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Dive Trip Report: Oman

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Oman

On the first week of February, Twelve divers from Stratford-on-Avon dive club set off for a week on the Saman Explorer diving around the Hallaniyat islands. Two of us had been on this trip a couple of years ago and were impressed with the amount of life in the seas, hence the return trip with friends.

The travelling was effortless; we were picked up on time and arrived at the boat in the afternoon. The boat has had a recent refit and the quality is superb. We all thought it was the best liveaboard we had been on which includes several in the Red Sea and others in the Maldives and Indonesia. The refit had made it more like being in a hotel than a boat. All the cabins are a good size with separate showers rather than wet rooms so the loo rolls don’t get soaking wet. The deluxe cabin is fabulous with a huge bed, TV and lovely mood lighting (I was in two minds whether to stay there and forget the diving!).

The crew were all very helpful. Mustafa, who served the meals, was never without a big beaming smile and the food was of a high standard. It is worth noting that there was no-one who had any sort of stomach problems all week.

Oman

The first day we dived two wrecks near the coast. The visibility was poorer than we had expected but it had been – and still was – very windy, which perhaps stirred up the water. However, the fish life was phenomenal (perhaps due to the large number of plankton in the water).

The next day we went to the islands, where the water was clearer but still with huge numbers of fish. If we had seen them crammed  in an aquarium like that the RSPCA would have got involved! We also noticed that they were much larger than in the Egyptian Red Sea.

We saw many varieties of rays, huge shoals of fusiliers, all sorts of reef fish, huge groupers, and we were even treated to an afternoon of Humpback whales doing a display for us.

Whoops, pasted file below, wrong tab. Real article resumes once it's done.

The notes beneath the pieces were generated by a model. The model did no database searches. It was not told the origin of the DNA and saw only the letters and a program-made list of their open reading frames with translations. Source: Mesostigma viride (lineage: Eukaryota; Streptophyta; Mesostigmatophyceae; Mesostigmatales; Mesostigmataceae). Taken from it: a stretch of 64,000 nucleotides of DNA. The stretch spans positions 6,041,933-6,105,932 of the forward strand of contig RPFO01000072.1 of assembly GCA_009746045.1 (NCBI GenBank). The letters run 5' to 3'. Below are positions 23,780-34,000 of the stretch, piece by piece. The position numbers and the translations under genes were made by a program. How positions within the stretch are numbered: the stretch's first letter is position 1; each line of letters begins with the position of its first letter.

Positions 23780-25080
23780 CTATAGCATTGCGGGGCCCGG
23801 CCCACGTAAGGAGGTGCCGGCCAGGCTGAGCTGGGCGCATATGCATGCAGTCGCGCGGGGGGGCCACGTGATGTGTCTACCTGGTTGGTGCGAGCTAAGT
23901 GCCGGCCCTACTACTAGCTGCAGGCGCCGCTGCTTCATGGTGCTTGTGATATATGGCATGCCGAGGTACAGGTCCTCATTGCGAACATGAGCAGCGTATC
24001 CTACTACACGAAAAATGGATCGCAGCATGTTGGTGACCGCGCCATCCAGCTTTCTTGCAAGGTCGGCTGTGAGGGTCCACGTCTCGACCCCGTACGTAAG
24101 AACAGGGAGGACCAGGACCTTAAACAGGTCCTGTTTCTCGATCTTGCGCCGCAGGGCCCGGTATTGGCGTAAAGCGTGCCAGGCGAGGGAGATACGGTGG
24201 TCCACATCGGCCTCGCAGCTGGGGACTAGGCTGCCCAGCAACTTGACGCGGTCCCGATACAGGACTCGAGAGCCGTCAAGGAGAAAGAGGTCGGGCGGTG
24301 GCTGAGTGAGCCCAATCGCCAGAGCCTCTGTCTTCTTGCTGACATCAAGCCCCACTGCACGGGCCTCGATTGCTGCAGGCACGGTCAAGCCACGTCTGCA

Karim is an excellent dive guide; in fact all of the staff on the boat were all very helpful and professional. The dive platform is huge and putting fins on is still easy, even when several people have gathered at the back ready to jump in.

The diving is different from the Egyptian Red Sea with very little hard and soft corals so therefore not so much colour, but the rock formations are lovely and being among so much life was magnificent. Although we didn’t see any sharks, the rays and whales more than made up for that and I found it better than liveaboard diving in the Maldives, mainly because of the sheer volume of life. For me, although it’s a bit more expensive than the Egyptian Red Sea, it’s well worth the extra to experience something totally different.

Hilary and her club booked their trip to Oman with UK-based tour operator Ultimate Diving. to find out more about the dive holidays Ultimate Diving offer visit www.ultimatediving.co.uk.

Hilary Wilson is the Chairman of Stratford upon Avon Sub Aqua Club. She is a Dive Leader who has been diving since 1996, when she was taught by her partner Miles. He always says she was the worst student he ever had, and she’s not sure he isn’t right! They both joined the Club in 2001.

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Deptherapy returns to its Roots – Part 1

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Over the next seven days, join Richard Cullen from Deptherapy as we publish a Blog about the charity’s recent expedition to Roots Red Sea, El Quseir, Egypt.

Deptherapy made the very brave decision to book an expedition to our home in Egypt as soon as Roots Red Sea received their certificate from the Egyptian Authorities that the camp and dive centre was COVID secure. Roots is one of very few resorts to receive a certificate from the Egyptian Government.